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Brief history of rats in the Puget Sound region – and the problem they present

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There’s a literal rat race happening right now in the Puget Sound region as rodents thrive alongside the growing human population.

Rats are not native to the region and are believed to have arrived with the earliest Northwest settlers. Rats are commensal creatures, which means they largely depend on living in close proximity to humans.

According to Kurt Trefts, co-founder of Cascade Pest Control and a rat expert by trade, rats likely came to the Puget Sound on the ships of some of Seattle, Tacoma and Olympia’s earliest settlers and traders.

Trefts called people great “enablers” of rats. The large warehouses, canneries and other industrial facilities that made the Puget Sound such an important region of shipping and commerce proved to be more than sufficient shelter for rats to hide, eat scavengable scraps left by people and breed quickly.

Trefts said rats are adaptable scavengers that can sustain themselves on garbage waste and spilled grease, exploiting the sloppy habits of people living in a growing urban sprawl.

Trefts said as people continued to develop farms, towns and cities among the wooded forests surrounding the Puget Sound, rats have followed, enjoying the “bounty” that people provided for them.

Over the years, pest controllers began to notice the same thing.

Trefts has been working in pest control in the Puget Sound region for over 40 years. Year-by-year, he has noticed the changing trends of pest populations and prevalence based on the kind of service calls he was responding to across the region.

“In the ‘70s and ‘80s, the primary problem was carpenter ants,” Trefts said. “Rats were usually pretty confined to the waterfront areas.”

Over time, he and other peers in his industry began to notice a change.

“We realized that control of rats was more intensive,” Trefts said. “It became the main thing. It was obvious that it was widespread.”

He said semi-rural communities, like Bellevue, in which suburban communities were built wall-to-wall next to one another, provided shelter and sustenance for the highly adaptable rodents.

Trefts said the newly built homes, with dark rat-cozy spaces in the walls and crawl spaces, provided “perfect” nests for families of rats. He said simple overlooked details like overfilled birdfeeders and grease from barbecues were just enough for rats to sustain themselves.

Rats have even been noted as having eaten dog droppings from a residential lawn.

Trefts and his peers began to notice they could work to keep the rats out of a home, but not the neighborhood, because they were “really well established.”

Trefts believes that the Puget Sound region has more rats per capita than New York City, mostly because New York has a higher population density and vertical skyrises that can shelter rats.

Near the end of 2020, national pest control company Orkin ranked Seattle as the 12th rattiest city in the country.

Trefts knew that rats were rarer in more eastern inland urban communities like Spokane and Boise, so he wondered why the rat species in the Puget Sound were so pervasive. His theory was that the “unique” climate and geography of the Puget Sound offered ecosystems with food and shelter that allowed the rats to survive independent of people.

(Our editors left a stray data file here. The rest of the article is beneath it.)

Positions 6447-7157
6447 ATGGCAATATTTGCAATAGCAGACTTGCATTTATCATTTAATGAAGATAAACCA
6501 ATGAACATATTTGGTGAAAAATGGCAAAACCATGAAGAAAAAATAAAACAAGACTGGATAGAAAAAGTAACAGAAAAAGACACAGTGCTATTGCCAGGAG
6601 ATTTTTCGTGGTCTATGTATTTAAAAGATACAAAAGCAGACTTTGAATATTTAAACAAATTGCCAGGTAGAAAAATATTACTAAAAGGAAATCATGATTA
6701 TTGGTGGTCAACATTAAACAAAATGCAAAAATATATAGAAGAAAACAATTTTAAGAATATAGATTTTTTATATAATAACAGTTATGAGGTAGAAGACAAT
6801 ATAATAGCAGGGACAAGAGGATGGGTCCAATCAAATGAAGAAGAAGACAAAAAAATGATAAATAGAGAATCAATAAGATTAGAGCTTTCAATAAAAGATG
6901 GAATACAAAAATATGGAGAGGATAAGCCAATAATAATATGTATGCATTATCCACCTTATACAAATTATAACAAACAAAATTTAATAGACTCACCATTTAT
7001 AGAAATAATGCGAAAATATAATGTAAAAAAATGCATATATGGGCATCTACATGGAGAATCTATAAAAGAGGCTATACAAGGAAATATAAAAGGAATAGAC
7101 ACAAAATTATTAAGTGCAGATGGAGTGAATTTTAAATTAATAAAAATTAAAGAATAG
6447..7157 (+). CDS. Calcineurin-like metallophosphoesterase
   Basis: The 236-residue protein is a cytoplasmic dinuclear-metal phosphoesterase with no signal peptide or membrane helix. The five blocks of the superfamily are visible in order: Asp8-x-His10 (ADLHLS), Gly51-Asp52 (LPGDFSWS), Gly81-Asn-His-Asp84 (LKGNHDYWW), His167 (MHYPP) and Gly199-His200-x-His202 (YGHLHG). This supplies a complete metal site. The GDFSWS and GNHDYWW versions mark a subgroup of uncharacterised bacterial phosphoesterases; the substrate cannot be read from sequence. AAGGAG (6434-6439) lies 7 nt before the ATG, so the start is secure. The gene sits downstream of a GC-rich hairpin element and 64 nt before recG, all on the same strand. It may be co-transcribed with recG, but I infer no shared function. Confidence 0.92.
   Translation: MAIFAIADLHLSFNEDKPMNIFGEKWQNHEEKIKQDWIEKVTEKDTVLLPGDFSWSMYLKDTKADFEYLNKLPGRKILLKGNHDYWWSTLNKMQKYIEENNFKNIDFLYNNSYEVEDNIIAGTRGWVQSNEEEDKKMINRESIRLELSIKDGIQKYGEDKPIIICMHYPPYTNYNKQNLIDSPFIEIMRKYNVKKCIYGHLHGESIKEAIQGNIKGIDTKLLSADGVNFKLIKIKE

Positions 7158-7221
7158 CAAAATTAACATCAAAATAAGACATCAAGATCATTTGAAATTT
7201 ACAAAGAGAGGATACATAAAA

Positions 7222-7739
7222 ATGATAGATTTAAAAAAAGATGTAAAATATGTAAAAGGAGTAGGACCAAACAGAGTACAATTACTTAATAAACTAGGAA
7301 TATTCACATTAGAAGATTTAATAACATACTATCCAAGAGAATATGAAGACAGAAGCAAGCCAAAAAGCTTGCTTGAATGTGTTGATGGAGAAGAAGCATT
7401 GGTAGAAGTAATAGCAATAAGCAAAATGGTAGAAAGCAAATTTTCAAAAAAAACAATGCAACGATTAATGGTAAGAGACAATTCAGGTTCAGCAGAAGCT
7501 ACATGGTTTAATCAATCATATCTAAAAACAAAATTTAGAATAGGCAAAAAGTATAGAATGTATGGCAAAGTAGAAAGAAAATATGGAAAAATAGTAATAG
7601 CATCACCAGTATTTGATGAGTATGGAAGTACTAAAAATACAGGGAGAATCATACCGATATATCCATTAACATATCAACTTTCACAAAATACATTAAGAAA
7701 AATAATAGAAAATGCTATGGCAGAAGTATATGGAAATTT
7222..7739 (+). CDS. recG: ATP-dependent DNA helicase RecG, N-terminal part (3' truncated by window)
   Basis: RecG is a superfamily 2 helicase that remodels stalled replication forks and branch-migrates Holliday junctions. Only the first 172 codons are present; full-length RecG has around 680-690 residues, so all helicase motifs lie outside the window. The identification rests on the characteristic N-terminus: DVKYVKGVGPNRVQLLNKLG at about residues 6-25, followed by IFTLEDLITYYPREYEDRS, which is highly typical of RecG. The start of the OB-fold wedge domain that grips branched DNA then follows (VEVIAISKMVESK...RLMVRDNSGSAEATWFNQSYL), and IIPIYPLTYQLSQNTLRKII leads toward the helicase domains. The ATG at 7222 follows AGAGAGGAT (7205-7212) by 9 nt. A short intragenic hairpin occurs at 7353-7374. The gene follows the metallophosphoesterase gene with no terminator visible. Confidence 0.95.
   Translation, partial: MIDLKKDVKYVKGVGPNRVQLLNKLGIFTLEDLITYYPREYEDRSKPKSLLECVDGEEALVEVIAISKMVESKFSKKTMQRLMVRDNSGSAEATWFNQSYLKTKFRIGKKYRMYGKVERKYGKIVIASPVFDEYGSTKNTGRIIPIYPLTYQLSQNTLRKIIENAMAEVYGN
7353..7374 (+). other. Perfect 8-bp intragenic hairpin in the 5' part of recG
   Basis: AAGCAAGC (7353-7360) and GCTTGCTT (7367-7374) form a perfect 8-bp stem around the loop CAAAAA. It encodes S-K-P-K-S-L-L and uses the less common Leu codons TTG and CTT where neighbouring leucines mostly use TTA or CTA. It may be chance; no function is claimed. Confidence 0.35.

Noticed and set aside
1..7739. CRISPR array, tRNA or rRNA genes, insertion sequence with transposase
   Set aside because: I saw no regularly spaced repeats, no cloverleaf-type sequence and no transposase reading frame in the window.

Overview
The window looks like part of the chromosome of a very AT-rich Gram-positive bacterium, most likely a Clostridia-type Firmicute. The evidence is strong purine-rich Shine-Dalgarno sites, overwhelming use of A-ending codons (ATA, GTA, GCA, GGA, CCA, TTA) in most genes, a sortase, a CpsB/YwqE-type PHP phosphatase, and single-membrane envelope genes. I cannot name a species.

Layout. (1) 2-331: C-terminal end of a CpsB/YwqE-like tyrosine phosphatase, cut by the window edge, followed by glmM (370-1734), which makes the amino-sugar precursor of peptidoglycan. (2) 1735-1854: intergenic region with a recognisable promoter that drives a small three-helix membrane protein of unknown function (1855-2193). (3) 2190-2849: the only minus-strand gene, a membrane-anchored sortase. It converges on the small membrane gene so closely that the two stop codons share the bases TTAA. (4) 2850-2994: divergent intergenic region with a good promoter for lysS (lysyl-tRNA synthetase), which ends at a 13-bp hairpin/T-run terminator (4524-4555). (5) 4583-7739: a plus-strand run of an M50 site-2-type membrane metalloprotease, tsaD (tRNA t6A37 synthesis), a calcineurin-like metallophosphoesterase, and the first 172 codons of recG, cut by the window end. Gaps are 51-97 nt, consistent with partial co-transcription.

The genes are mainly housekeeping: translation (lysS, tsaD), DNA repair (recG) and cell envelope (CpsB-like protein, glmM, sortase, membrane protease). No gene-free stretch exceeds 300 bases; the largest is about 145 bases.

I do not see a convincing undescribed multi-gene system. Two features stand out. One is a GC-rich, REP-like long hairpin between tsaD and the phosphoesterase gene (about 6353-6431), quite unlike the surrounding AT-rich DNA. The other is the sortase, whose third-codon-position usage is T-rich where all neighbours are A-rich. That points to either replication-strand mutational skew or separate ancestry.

He believes that wetlands and greenbelts surrounding the pockets of human development offer just “enough in the wild that they can live on,” breaking the commensal mold in which rat populations and colonies were believed to be almost entirely dependent on people and their dwellings.

Trefts said even the marine intertidal zones of the Puget Sound offer great scavenging for rats with the kelp, dead animals and small marine creatures that can easily be found on the beach.

Effect on ecosystem

If rats have become an invasive species in Puget Sound ecosystems, how is it affecting other native species?

Dave Pehling, zoologist and researcher at Washington State University, said it is difficult to fully measure the extent to which rats have established themselves in native ecosystems because comprehensive population data does not exist. However, he did say it was more than possible for rat populations to disperse among woodlands and greenspaces.

He said wetlands and seashores can be rich in food for rats. He said rats can be a “huge problem” for wetland ecosystems in which they may prey on native species if needed.

He said roof rats have been known to get into birds’ nests to prey on them, and will even eat native mice.

“They can live on anything,” Pehling said.

Even though Pehling admitted to the possibility of widespread invasive rats establishing themselves in local ecosystems, he maintained that rat populations are largely a human-driven problem.

“Humans are sloppy. They throw away nearly half their food,” he said.

With Americans collectively throwing out roughly 40 percent of the food they have grown, raised or prepared, Pehling said the rat problem could be dependent on whether people “clean up their act.”

Justin Bush, executive coordinator for the Washington Invasive Species Council, admitted that there seems to be a data gap that exists when it comes to the population dynamics or prevalence of invasive rats in native ecosystems.

He added that while the Washington Invasive Species Council has not recognized or focused on invasive rats at this point in time, that does not mean that they won’t examine the issue in the future.

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Cameron Sheppard

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Cameron Sheppard